Ezek. 43:6 While the man was standing beside me, I heard someone speaking to me from the temple. 7 He said to me: “Son of man, this is the place of my throne and the place for the soles of my feet, where I will dwell among the Israelites forever.
I love this language. The temple is the place for God’s throne and the place for the soles of his feet. He’s going to rest his feet here, because it’s home. Don’t miss it—God’s home is with his people. He created us to be in relationship with him, walking with him daily.
43:7 The house of Israel and their kings will no longer defile my holy name by their religious prostitution and by the corpses of their kings at their high places. 8 Whenever they placed their threshold next to my threshold and their doorposts beside my doorposts, with only a wall between me and them, they were defiling my holy name by the detestable acts they committed. So I destroyed them in my anger. 9 Now let them remove their prostitution and the corpses of their kings far from me, and I will dwell among them forever.
God dwelling with his people comes with a cost: no more idolatry. God refuses to tolerate his people loving and worshiping anyone or anything more than him. We know Israel had setup idolatrous practices in the temple (check out 2 Kings 23:7 for an extreme example). We don’t know exactly what the burial of kings mentioned here is, but it seems like Israel was burying kings in the proximity of the temple according to some Canaanite religious custom.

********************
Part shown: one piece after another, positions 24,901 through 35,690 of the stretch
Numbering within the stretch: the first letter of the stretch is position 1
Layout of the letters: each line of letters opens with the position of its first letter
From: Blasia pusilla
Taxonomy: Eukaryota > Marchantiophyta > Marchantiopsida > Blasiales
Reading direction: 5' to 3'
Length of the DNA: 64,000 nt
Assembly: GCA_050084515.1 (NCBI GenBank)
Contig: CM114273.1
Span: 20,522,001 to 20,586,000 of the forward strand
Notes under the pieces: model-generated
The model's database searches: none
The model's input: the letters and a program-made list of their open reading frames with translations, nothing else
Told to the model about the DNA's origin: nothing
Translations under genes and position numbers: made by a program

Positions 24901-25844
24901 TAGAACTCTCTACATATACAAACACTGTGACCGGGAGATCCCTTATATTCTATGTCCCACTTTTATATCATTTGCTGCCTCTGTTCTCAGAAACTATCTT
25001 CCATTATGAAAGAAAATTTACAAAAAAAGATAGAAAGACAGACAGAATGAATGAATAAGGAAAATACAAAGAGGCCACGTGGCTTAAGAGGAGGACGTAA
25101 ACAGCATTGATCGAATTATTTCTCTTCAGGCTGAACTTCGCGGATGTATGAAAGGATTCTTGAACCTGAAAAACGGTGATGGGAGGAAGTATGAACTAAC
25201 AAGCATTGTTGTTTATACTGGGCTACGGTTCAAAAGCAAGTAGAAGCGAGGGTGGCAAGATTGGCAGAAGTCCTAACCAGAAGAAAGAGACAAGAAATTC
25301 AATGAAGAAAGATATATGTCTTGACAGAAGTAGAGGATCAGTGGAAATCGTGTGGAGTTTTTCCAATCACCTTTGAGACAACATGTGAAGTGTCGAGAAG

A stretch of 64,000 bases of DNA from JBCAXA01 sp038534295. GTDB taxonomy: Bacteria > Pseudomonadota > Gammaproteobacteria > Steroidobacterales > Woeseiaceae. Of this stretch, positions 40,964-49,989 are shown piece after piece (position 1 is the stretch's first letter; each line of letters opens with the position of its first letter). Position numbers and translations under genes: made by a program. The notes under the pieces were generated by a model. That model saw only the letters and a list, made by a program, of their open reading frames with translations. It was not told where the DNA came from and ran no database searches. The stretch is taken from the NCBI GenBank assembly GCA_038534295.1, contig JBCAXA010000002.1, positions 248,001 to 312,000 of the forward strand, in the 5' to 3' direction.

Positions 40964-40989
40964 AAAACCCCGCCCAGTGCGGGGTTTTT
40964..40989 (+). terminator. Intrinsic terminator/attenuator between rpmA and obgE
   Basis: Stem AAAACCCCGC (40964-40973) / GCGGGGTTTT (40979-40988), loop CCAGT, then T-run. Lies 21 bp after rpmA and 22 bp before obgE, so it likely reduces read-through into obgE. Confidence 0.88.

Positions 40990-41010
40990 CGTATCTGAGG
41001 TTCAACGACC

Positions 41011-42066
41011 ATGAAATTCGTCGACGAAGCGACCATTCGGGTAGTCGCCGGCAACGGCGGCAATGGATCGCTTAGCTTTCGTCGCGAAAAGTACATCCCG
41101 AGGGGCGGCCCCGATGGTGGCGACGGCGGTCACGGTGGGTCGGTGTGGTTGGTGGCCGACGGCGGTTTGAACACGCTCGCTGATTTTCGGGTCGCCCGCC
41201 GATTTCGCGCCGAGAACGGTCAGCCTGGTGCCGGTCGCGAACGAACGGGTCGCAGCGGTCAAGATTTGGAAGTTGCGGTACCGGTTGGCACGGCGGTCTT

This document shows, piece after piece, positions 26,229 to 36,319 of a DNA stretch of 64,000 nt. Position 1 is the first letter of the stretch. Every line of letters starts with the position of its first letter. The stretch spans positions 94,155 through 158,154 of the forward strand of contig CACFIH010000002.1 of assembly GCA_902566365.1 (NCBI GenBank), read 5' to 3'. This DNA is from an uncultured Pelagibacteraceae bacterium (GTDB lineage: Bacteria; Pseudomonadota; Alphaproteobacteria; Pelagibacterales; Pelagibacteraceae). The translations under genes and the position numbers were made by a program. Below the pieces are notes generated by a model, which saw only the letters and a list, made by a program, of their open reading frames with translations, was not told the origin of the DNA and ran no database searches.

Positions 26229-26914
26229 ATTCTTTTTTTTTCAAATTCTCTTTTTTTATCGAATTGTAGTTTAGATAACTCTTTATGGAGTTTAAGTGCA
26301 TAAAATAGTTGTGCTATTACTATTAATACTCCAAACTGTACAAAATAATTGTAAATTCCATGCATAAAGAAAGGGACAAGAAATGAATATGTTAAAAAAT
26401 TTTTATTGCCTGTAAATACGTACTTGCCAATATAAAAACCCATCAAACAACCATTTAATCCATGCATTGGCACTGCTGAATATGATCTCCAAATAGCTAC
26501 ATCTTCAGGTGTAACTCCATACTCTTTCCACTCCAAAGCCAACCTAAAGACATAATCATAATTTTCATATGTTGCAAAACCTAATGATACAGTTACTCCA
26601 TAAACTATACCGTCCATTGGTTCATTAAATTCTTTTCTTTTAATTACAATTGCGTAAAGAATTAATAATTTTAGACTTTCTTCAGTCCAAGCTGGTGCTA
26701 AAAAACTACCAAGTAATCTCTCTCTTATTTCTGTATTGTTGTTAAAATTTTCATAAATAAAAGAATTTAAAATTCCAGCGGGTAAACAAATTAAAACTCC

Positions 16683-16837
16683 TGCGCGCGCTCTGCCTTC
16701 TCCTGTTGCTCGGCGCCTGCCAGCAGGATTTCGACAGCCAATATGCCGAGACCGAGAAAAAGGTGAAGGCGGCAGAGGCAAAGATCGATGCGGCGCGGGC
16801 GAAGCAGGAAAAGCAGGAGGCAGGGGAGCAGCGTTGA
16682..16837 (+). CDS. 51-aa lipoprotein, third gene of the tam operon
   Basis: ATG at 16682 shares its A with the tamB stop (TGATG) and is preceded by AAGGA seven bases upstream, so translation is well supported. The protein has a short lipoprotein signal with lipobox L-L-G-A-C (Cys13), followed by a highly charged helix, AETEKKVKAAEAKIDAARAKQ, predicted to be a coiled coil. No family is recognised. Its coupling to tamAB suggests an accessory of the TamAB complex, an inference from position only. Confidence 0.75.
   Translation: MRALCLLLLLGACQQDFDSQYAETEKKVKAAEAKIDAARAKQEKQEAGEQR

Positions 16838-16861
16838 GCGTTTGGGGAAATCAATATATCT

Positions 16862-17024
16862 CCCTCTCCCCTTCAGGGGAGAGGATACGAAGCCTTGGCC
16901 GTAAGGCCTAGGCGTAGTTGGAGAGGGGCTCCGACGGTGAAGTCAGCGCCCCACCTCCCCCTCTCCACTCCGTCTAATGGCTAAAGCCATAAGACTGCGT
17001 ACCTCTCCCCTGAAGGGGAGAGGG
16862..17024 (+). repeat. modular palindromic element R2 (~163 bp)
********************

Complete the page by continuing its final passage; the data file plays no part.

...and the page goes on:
The point is clear: if God lives with his people, his people must live for him. No more pagan practices, no more loving God and Canaanite gods. God is calling his people to absolute, uncontested obedience. In a word, he’s calling them to holiness: dedicated themselves to God alone in everything.
The Big Picture
We learn from the beginning of the Bible that God created humanity to be in relationship to him. Genesis 3:8 portrays God walking in the garden in Eden as a normal occurrence. Sin ruined that fellowship and broke the relationship between God and humanity.
If we look ahead to the exodus we see that God rescued Israel to bring them to Mt. Sinai. What was there? He was. Sinai was the place that God revealed himself to Moses, and would reveal himself to his people. He didn’t just save Israel to free them, but to enter into a new relationship with him. He made that relationship possible by giving Israel the law and establishing the sacrificial system to deal with their sin. God’s temporary temple, the tabernacle, was even placed right in the middle of Israel’s camp. He was the relational bullseye of the nation.